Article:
National Geographic : 1946 Oct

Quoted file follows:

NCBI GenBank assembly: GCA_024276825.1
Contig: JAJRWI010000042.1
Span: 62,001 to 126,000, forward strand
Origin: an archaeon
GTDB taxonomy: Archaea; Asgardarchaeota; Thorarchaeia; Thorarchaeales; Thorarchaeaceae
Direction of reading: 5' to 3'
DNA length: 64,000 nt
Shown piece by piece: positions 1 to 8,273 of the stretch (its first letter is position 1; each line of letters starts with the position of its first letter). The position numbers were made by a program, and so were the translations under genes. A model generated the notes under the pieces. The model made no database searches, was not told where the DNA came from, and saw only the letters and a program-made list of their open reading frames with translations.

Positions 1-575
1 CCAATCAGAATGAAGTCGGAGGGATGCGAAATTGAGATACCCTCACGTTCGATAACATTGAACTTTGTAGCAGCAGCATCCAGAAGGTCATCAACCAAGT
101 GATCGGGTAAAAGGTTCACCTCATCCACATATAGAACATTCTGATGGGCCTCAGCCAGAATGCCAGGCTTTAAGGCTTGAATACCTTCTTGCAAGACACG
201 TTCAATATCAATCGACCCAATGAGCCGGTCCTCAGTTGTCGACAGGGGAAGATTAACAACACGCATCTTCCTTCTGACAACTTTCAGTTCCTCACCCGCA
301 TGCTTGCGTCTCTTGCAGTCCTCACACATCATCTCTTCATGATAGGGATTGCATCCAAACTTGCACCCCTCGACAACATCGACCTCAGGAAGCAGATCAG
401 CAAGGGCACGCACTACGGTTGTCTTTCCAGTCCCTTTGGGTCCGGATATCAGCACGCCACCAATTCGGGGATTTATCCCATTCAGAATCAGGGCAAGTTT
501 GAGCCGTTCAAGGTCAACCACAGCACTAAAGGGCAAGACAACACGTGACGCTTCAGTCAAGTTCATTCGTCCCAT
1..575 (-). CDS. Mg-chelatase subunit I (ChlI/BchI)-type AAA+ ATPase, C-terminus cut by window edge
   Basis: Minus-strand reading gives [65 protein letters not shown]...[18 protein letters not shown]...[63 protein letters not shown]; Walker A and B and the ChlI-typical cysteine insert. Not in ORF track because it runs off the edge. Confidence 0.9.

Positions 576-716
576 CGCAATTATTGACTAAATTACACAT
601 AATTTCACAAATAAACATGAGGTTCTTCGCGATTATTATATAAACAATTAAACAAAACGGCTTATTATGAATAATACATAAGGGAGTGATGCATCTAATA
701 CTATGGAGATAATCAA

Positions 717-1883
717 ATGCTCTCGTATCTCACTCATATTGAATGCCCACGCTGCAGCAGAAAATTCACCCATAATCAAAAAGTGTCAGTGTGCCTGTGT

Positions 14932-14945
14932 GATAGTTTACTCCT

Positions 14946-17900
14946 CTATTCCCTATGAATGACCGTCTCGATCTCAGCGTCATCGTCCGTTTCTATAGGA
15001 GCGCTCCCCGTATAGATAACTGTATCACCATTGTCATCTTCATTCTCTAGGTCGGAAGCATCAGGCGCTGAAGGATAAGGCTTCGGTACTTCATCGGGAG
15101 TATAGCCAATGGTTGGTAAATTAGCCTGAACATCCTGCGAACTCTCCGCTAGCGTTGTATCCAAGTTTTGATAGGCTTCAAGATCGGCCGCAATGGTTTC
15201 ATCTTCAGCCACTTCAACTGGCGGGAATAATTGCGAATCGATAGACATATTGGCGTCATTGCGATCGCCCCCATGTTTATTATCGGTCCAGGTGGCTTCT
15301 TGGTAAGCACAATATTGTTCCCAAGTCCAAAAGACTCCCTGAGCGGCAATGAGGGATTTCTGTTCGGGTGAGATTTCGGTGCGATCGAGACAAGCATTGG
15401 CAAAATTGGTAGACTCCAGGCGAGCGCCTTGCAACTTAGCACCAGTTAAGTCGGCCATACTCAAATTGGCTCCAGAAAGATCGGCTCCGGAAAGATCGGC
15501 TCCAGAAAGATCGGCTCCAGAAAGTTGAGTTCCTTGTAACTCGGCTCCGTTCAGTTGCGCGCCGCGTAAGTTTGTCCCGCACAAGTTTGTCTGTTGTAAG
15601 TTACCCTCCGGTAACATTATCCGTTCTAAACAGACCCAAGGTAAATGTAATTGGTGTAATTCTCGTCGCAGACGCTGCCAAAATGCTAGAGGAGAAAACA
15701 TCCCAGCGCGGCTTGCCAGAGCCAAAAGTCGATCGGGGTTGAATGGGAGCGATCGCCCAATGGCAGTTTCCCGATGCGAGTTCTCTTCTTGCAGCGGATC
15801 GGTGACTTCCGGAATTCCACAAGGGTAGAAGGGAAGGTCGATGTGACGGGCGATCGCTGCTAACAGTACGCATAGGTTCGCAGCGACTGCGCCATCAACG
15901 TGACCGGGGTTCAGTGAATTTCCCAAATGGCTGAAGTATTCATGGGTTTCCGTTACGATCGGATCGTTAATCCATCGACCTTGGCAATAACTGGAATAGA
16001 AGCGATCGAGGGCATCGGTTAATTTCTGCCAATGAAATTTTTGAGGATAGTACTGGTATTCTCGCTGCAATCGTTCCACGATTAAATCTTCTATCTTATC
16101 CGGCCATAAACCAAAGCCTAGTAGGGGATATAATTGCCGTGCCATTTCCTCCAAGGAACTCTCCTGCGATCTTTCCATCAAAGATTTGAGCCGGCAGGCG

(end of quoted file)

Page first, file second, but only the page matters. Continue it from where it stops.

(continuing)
Americans Stand Guard in Greenland Dr. R. J. S. Tickle Hugging the Ground, a Turf Hut Makes a Staunch Refuge for Storm-weary Hunters Near the seaward end of Nordre Str0mfjord, this hunting camp gave access to the sealing grounds. Half subterranean, its floor, roof, and walls are made of earth blocks. Greenland nimrods are armed with old style shotguns. Apart from seals, this area provides good shooting for sea birds, ducks, geese, and ptarmigan. level would be raised by melting its millions of gelid tons. Suggested amateur plans for eliminating the troublesome barrier ranged from spread ing lampblack on the surface so that more of the sun's heat would be absorbed ("But sup pose," sneered one Jeremiah, "it snowed?") to vaporizing the frozen mass with a blast of the hot air generated in the officers' club on Saturday nights! Island Vital in Wartime Why were United States armed forces sta tioned in the Danish colony of Greenland? Because after September, 1939, it became clear that the island held a key strategic po sition. Its huge bulk was anchored halfway between the United States and Europe on a great-circle course, thrusting an icy lobe south ward toward the busiest transoceanic air and ship lanes in the world.* Such vital areas, if undefended with mili tary strength, invited enemy occupation. German interest in Greenland was signalized back in 1940, immediately after the invasion of Denmark. The Nazis sent reconnaissance ships and long-range aircraft to east Green land. A landing party from a Norwegian gunboat under British control in September, 1940, wiped out an enemy weather station at Torgilsbu, southeast Greenland, and captured its personnel. The Anglo-American bases-for-destroyers deal had just been concluded. It was a time for action. With relentless power, the United States moved toward mili tary defense of various unfamiliar spots around the North Atlantic. Among them was Green land. On April 9, 1941, a year to the day after the German invasion of Denmark and less than a month after Lend-Lease became law, an agreement was signed between the United States and the Danish Minister to Washing ton, acting on behalf of the King of Denmark. It granted us the right to build airfields and other military and naval installations in Green land for defense of Greenland and the Ameri can Continent. In effect, this put the Danish island under the armed protection of Uncle Sam. Time was of the essence. On the very same day, U. S. Marines, vanguard of a survey party, landed in Greenland. * "Greenland from 1898 to Now," by Robert A. Bartlett, NATIONAL GEOGRAPHIC MAGAZINE, July, 1940.